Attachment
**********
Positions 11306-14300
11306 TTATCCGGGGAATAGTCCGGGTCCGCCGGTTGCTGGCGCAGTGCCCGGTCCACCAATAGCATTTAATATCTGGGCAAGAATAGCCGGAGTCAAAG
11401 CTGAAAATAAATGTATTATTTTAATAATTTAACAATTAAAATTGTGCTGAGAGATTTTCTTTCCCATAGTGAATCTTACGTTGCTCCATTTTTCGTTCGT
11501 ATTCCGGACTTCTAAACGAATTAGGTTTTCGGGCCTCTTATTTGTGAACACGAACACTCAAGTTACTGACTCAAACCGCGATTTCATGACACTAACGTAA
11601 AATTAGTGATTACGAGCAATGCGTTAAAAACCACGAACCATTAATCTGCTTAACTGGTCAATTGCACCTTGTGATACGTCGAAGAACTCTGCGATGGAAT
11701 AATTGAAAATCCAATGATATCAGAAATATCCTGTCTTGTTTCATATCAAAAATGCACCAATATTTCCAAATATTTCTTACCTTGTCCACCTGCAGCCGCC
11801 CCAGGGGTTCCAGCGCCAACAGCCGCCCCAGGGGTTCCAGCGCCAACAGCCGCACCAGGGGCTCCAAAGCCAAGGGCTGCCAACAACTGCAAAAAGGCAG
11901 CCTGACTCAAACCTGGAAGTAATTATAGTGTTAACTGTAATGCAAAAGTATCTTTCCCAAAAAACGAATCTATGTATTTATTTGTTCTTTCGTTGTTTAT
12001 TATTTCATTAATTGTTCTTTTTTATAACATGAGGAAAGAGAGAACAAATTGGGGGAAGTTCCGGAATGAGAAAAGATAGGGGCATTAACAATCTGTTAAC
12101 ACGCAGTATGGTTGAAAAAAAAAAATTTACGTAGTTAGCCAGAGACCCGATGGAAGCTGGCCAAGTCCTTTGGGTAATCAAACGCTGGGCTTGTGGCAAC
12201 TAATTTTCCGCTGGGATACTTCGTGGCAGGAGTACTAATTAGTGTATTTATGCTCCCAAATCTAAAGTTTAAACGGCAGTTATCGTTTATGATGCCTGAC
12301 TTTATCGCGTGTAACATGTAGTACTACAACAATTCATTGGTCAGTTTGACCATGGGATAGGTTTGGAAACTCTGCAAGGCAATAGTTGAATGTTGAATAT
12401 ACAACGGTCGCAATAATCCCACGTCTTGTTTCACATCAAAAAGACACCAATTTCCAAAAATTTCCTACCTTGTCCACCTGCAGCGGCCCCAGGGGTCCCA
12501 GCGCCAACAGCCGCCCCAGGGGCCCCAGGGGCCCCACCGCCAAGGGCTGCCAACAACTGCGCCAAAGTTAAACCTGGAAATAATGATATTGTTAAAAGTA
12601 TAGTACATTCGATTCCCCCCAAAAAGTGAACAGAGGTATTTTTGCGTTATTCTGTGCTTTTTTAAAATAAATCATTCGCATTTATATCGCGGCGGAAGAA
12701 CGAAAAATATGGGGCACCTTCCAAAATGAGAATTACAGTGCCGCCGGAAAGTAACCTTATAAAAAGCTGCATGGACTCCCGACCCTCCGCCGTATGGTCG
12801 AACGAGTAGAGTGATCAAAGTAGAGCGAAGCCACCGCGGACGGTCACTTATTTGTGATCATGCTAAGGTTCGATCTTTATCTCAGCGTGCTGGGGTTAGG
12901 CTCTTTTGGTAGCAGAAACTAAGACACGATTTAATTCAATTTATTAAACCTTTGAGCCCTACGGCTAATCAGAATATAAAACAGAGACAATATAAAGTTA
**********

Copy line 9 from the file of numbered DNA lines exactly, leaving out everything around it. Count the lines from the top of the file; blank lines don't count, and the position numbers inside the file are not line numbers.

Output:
12001 TATTTCATTAATTGTTCTTTTTTATAACATGAGGAAAGAGAGAACAAATTGGGGGAAGTTCCGGAATGAGAAAAGATAGGGGCATTAACAATCTGTTAAC